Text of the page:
Then the first player on the turn order chart rolls a die. Each player receives that many soldiers from King Tritus and moves their token accordingly. The card will now be flipped over and the enemy is revealed. If you match the value on the card, nothing happens. If you have a higher value, you gain what is in the blue box, but if you are lower, you suffer all the penalties in the red box.
These phases will continue for five rounds and the player with the most victory points at the end of the game wins.
The first time I heard of Kingsburg I was just getting into the board gaming hobby. I added it to my wish list for games, but didn’t place it very high on the priority list. I filled out my early collection with what my friends considered staple games, and Kingsburg got pushed further down the list. When I got the game earlier this year, I regretted not having this game in my collection sooner because it is fantastic.
Kingsburg is a light game. Even though my how to play section seems a little long, it encompasses the entire game. There are no complicated rules or cards that players have to understand to start succeeding and playing the game. At its core, the game is: roll dice, gain resources and spend them to earn victory points and special abilities. Despite being a very simple game to teach, it plays well with an experienced gaming group.
The first time I played Kingsburg was in a more casual setting. We were mostly focused on our own building and didn’t care too much about what the other player rolled or might be doing. When I played with my weekly gaming group, the gloves came off. Players were intentionally blocking spots early to prevent other players from placing their dice on the board and it became a badge of honor when you could stop someone from placing all of their dice. It is very rare that a light game can be played with distinct play styles and still is enjoyable. Ticket to Ride is another game that accomplishes this feat.
Kingsburg is very well-balanced with both the advisor rewards and the building powers. When you look at the board, it is clear you want to roll high, however, if you roll low it doesn’t mean you are out of the game. Getting those high value spots requires players to unload all of their dice leaving the lower spots open for players to claim. This allowed for a player in one of my games who was consistently the low total player to be only a few victory points off the leader at the end of the game.
What also helps this balance is the buildings. With twenty buildings for a player to forge, it allows for you to adjust your strategy based on the goods you have gained. It was rare that you are stuck not doing anything within the first three rounds of the game. I love what the buildings can do for you during the game. Each one gives the player something unique, and a clear advantage versus the other players, if they are able to build it early in the game. With all the possibilities of the order of these buildings being completed, it allows each game to feel a little different. Unfortunately, it is with the buildings that I have my biggest complaint about the game.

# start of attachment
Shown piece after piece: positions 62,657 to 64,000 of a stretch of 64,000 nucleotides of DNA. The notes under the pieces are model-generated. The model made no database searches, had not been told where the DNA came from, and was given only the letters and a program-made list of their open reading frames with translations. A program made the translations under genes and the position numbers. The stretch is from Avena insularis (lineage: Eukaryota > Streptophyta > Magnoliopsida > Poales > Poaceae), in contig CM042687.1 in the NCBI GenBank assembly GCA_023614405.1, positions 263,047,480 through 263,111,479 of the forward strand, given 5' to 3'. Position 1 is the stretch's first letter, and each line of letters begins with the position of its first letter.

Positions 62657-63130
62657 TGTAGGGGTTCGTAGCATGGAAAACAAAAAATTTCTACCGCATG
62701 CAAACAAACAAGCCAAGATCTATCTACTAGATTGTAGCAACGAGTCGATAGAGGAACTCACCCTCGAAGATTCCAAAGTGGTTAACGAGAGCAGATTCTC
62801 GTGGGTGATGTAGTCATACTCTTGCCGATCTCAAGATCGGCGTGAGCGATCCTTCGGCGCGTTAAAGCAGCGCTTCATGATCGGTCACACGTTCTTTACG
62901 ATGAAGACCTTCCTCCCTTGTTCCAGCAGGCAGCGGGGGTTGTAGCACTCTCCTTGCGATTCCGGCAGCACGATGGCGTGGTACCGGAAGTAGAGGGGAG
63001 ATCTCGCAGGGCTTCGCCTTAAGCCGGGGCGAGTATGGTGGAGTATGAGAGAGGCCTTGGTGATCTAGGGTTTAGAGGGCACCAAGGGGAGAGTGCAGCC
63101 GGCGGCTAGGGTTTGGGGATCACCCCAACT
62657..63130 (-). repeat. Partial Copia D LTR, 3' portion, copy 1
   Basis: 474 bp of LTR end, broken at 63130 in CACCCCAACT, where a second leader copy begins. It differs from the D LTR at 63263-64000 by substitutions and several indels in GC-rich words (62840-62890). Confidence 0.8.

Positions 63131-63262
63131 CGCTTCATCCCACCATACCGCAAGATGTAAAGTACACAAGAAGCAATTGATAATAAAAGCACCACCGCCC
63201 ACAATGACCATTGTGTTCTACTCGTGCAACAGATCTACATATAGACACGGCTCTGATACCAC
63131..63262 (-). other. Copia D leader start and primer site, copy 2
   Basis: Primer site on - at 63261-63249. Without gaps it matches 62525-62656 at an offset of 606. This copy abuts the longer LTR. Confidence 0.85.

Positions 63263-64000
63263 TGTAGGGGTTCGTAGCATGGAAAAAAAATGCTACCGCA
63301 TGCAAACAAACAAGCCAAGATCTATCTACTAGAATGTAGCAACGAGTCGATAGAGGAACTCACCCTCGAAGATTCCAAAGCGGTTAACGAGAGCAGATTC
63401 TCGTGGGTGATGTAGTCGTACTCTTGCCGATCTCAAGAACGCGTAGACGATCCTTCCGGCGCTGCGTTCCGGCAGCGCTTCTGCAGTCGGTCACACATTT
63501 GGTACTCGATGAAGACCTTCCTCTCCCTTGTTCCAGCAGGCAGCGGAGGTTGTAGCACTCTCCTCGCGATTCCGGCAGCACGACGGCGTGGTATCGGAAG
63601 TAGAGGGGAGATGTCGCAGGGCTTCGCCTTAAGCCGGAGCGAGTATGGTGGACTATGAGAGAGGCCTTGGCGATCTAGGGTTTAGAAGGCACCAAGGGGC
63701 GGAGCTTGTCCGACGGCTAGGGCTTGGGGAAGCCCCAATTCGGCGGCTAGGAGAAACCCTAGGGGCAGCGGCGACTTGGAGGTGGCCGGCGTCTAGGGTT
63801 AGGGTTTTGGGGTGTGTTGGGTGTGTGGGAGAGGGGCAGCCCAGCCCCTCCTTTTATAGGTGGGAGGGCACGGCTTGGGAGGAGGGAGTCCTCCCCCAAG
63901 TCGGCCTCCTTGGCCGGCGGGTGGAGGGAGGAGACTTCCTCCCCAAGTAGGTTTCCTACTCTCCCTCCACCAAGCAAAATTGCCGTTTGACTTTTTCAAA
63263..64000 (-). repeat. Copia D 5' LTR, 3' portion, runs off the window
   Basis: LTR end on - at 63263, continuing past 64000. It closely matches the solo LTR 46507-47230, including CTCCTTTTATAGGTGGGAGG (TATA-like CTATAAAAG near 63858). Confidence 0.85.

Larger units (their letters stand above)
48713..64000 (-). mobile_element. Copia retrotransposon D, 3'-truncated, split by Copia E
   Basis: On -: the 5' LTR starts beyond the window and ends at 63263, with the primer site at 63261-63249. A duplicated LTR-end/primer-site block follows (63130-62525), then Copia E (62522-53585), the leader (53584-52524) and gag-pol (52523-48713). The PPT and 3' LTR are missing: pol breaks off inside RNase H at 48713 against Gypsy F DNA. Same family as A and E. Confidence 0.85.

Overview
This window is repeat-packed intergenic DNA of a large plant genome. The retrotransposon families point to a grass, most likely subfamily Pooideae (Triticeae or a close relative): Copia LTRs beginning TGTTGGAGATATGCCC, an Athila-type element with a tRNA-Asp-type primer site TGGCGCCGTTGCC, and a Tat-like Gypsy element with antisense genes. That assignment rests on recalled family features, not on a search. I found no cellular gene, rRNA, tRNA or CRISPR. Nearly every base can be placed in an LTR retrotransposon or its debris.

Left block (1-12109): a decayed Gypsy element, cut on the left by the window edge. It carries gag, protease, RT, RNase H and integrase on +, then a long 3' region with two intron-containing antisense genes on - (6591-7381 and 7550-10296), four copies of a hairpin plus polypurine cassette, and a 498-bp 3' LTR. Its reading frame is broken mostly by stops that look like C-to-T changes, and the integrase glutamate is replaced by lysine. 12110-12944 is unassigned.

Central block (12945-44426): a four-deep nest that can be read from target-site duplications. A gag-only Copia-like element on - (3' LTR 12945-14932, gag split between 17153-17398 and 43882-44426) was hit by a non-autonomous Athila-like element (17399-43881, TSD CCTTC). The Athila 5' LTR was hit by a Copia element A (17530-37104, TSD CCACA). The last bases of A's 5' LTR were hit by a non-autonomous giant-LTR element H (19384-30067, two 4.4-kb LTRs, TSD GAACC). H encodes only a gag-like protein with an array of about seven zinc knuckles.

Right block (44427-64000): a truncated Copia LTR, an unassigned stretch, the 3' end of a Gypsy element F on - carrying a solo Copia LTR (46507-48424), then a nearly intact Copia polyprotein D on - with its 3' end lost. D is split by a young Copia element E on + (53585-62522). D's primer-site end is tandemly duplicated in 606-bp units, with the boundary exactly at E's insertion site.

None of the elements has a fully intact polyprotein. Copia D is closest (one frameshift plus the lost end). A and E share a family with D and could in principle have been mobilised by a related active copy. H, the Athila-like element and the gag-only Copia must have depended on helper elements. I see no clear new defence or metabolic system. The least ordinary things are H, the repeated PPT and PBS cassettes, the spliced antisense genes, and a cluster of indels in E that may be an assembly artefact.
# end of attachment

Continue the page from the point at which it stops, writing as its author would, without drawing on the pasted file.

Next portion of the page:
My issue is that every player has the exact same building that they can construct during the game. This doesn’t make the game boring or unplayable after a few games, but I feel that this is a missed opportunity. Having different buildings for each player would allow this game to be more strategic and move it to a medium weight euro game. I do want to mention that there’s an expansion for Kingsburg that I have not played that adds a few new things to the game including allowing each players to customize the buildings they can erect.
The other little thing that I don’t like about the game is a lack of victory point counters. Personally, I like to be able to total all my victory points at the end of the game. When I’m required to move my token up and down a victory point tracker I tend to forget to do so at least once in the game. It’s easy to calculate the total from the buildings you have constructed during the game, but I would liked to have something physical to represent the other victory points I have earned. I did add my own tokens to the game and makes the point totaling much easier.
The game plays very differently depending on the player count. With a two or three player game, there are more spots for players to claim on their turn. Four and five player games have more competition for those advisors causing more frustration and changing of strategies because of what the other players have done. I personally like the game at the higher player counts, but it plays fine with two or three. I do want to mention that I like the two player rules for the game. I don’t like when games force the other players to make extra decisions for the ghost players. In Kingsburg, players roll three and two dice of unused colors and place them on the advisor that matches the total. It doesn’t add much time to the game and is purely random which I like. When you add more players to the game it does add to the time it takes to play, but it never seems that way. In every game I have played, I’m always shocked at the amount of time that has passed. Because the game has no slowdown or dragging moments, time seems to fly. It takes a remarkable game to keep you engaged as much as Kingsburg does.
I love Kingsburg and I’m not afraid to admit it. It has very simple mechanics, but enough strategic decisions and player interaction to keep everyone engaged. Because the dice rolls are never the same, you will never influence the same advisors as previous games keeping Kingsburg a fresh experience. Personally, I could have used a few more options for buildings but that doesn’t detract from the game. I used to use Ticket to Ride as my go to game to introduce people to the hobby. Since I have owned Kingsburg, it has started to find its way into that rotation. If you are looking for a game that will be enjoyed by your gaming group and your family, pick up Kingsburg.
If you are interested in getting a copy for yourself, you can get it for about $38.
Final Score: 4.5 Stars – Combining both simple mechanics and an interesting use of dice rolling allows Kingsburg to be a game that I will gladly have in my collection.
• Lack of building diversity
• Randomness of dice rolls